Joseph Fels (1853-1914) was an American soap manufacturer, millionaire, and philanthropist.
Born of German Jewish immigrants in Halifax County, Virginia, Fels moved with his family to Baltimore in 1866; by 1876 he'd assumed control of a soap manufacturing company based in Philadelphia, and brought two of his brothers in as partners shortly after. One of them, Samuel Simeon Fels, became president of the firm.
In 1894 he developed the Fels-Naptha soap brand, historically used as a home remedy in the treatment of contact dermatitis caused by exposure to poison ivy, poison oak, and other oil-transmitted organic skin-irritants. The soap is still marketed by the Dial Corporation as of 2011.
While his own fortune rapidly accumulated, as early as 1890 Fels had become an adherent of Henry George and his proposed land value tax. Fels funded the founding of the Georgist colony of Arden, Delaware, in 1900, managed by architect Will Price and sculptor Frank Stephens. This was one of several experimental labor colonies he funded. In 1894 he made financial contributions to the founding of the single-tax colony in Fairhope, Alabama, and many similar experiments in England.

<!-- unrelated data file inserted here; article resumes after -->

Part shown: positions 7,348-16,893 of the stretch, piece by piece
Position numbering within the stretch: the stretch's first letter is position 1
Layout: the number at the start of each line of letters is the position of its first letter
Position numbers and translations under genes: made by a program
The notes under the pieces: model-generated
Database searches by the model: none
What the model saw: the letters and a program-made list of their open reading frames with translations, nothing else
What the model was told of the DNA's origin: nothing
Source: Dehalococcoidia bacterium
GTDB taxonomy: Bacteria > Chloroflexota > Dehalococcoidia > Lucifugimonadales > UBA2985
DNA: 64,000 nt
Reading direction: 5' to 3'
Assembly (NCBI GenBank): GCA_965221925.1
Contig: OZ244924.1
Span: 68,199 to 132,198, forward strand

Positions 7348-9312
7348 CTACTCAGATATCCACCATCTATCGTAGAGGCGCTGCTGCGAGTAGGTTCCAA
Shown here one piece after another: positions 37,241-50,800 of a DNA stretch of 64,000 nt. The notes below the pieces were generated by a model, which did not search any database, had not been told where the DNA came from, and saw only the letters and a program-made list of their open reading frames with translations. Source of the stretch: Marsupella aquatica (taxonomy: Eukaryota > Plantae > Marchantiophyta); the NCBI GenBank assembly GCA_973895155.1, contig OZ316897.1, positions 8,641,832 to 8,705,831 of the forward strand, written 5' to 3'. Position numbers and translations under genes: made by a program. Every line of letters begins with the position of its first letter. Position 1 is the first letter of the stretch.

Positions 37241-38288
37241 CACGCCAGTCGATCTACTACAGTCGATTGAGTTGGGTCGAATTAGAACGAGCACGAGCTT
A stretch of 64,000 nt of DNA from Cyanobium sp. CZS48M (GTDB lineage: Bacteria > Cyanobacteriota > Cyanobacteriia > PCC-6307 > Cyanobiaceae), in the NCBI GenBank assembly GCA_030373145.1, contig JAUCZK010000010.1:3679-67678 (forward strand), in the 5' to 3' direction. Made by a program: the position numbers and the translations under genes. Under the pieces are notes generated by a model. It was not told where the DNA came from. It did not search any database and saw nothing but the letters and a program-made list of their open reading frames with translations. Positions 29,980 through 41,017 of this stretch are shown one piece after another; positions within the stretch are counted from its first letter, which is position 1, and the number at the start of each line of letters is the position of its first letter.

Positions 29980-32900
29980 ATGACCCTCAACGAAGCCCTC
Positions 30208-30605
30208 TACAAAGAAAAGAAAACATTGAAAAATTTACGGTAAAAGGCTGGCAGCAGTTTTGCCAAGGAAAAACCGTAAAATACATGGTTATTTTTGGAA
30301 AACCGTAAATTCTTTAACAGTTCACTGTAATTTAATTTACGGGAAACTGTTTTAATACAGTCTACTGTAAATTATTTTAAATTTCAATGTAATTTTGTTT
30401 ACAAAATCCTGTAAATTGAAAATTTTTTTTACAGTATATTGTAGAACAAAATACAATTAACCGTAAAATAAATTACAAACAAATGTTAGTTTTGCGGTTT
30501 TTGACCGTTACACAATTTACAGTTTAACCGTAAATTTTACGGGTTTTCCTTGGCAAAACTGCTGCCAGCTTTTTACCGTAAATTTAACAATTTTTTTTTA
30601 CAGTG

From 1906 through 1912 Fels also contributed to the Jewish Territorialist Organization, in hopes that a Jewish homeland would be founded along Georgist principle. His wife Mary continued to support this cause after Fels' death on February 22nd, 1914; his brother Samuel also remained an active philanthropist. Fels also gave money to the Russian Social Democratic (Communist) party. [Source: Simon Sebag Montefiore, "Young Stalin."]
- The Joseph and Mary Fels Papers, including correspondence and other printed materials, are available for research use at the Historical Society of Pennsylvania.